lists  /  announce  owl-users  owl-dev  john-users  john-dev  passwdqc-users  yescrypt  popa3d-users  /  oss-security  kernel-hardening  musl  sabotage  tlsify  passwords  /  crypt-dev  xvendor  /  Bugtraq  Full-Disclosure  linux-kernel  linux-netdev  linux-ext4  linux-hardening  linux-cve-announce  PHC 
Open Source and information security mailing list archives
Hash Suite: Windows password security audit tool. GUI, reports in PDF.
[<prev] [next>] [<thread-prev] [thread-next>] [day] [month] [year] [list]
Date:   Sat, 29 Apr 2023 17:47:51 -0400
From:   "Theodore Ts'o" <>
To:     syzbot <>
Subject: Re: [syzbot] WARNING in ext4_dirty_folio

#syz set subsystems: mm

On Wed, Jun 08, 2022 at 04:36:20AM -0700, syzbot wrote:
> syzbot has found a reproducer for the following issue on:
> HEAD commit:    cf67838c4422 selftests net: fix bpf build error
> git tree:       net
> console+strace:
> kernel config:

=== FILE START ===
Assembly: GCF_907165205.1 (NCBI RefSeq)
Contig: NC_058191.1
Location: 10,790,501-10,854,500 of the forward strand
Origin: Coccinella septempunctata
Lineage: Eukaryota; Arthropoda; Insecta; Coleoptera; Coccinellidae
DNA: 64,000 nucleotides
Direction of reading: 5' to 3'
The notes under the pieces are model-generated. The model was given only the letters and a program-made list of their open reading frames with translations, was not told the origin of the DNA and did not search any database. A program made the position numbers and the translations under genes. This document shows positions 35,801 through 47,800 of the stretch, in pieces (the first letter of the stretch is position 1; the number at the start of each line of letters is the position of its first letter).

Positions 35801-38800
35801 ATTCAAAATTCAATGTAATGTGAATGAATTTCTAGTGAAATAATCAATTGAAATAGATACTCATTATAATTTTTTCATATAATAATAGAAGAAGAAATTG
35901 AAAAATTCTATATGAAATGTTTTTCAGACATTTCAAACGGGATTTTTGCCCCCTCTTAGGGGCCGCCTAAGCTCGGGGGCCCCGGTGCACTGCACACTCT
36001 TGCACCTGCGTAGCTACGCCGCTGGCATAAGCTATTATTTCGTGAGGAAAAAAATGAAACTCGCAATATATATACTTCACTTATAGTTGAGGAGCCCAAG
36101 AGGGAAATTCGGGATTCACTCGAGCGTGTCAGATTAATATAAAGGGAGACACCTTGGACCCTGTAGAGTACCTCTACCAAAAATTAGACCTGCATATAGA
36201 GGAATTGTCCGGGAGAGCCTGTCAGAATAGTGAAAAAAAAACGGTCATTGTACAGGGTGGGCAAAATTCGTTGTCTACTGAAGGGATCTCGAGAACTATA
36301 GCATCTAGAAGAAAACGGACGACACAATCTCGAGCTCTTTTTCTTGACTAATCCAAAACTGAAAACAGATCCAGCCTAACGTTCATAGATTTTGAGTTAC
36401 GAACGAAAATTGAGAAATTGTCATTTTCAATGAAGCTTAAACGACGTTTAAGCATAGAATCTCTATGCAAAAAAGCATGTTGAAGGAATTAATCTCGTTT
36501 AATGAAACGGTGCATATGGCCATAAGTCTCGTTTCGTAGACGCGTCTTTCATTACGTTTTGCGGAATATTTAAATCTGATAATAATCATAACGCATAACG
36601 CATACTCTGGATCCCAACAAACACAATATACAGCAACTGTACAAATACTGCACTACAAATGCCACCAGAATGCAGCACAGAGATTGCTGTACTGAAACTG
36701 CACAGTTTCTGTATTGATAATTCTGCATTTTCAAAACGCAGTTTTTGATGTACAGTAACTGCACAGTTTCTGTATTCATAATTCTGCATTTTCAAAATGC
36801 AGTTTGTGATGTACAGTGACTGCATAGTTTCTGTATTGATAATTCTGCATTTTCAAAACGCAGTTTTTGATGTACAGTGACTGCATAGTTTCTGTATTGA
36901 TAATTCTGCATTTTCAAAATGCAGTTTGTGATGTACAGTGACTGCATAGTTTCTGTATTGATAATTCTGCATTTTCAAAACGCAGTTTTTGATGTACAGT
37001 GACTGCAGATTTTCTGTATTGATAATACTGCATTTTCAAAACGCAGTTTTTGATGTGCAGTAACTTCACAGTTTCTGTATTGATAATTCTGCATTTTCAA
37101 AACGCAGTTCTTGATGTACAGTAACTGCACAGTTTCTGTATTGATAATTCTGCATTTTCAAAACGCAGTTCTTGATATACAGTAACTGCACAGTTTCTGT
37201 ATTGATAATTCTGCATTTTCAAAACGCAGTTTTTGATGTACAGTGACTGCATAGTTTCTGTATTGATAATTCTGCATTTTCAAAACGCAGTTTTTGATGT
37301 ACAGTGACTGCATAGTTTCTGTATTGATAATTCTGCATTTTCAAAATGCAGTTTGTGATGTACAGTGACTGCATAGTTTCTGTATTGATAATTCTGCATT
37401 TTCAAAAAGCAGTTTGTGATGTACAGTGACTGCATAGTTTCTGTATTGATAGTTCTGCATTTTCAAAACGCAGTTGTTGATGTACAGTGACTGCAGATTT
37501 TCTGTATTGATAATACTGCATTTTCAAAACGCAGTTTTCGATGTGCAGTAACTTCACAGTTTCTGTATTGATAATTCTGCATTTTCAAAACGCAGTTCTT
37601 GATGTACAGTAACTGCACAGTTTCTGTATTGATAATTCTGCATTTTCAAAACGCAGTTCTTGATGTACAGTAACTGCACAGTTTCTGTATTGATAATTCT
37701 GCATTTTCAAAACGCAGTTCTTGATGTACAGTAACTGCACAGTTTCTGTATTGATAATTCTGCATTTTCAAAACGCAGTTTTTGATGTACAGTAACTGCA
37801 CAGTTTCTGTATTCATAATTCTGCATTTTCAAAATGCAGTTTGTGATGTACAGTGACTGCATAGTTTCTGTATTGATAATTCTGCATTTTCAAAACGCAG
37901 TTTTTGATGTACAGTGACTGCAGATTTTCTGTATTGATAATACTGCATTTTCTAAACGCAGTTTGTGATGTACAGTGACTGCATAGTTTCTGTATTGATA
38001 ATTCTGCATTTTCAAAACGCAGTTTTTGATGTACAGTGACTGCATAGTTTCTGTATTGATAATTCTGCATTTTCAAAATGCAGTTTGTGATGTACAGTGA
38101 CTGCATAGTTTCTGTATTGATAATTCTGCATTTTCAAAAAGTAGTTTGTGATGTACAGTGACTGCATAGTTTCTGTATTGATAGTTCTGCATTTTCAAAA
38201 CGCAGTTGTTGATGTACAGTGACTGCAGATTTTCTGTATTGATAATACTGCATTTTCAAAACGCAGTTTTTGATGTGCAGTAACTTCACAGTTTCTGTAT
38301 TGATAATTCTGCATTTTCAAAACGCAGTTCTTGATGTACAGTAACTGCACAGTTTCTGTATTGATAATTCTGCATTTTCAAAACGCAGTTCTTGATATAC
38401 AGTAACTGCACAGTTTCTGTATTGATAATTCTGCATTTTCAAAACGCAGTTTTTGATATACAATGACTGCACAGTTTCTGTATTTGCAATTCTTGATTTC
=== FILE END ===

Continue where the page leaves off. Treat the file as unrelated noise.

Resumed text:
> dashboard link:
> compiler:       gcc (Debian 10.2.1-6) 10.2.1 20210110, GNU ld (GNU Binutils for Debian) 2.35.2
> syz repro:
> C reproducer:

The root cause of this failure is a fundamental bug / design flaw in
get_user_pages and related functions, which file system developers
have been complaining about for literally **years**.  See the recent
discussion at [1] and going back earlier to 2018[2][3] and 2019[4].


I'm going to reassign this to the mm subsystem, since there's not much
we can do on the file system end.  The WARNING is considered a good
thing because users can see silent data corruption/loss if they use
process_vm_writev() or RDMA to write to memory backed by a file.  And
while most users at large hyperscale scientific compute farms probably
won't be paying attention to the system logs, at least we've done
something to warn them.

Fortunately data corruption is rare (but when it happens it could
really screw with your results!), but if they are doing some large
scale simulation to evaluate the safety of nuclear weapons (for
example), it would be nice if they got at least some hint.

There is a potential solution discussed at [1], but there is push back
since it could break users by disallowing the thing that might cause
data corruption.  Why breaking user applications is bad, turning a
possible silent data corruption to a very visible, hard failure is
arguably a good thing....

						- Ted

Powered by blists - more mailing lists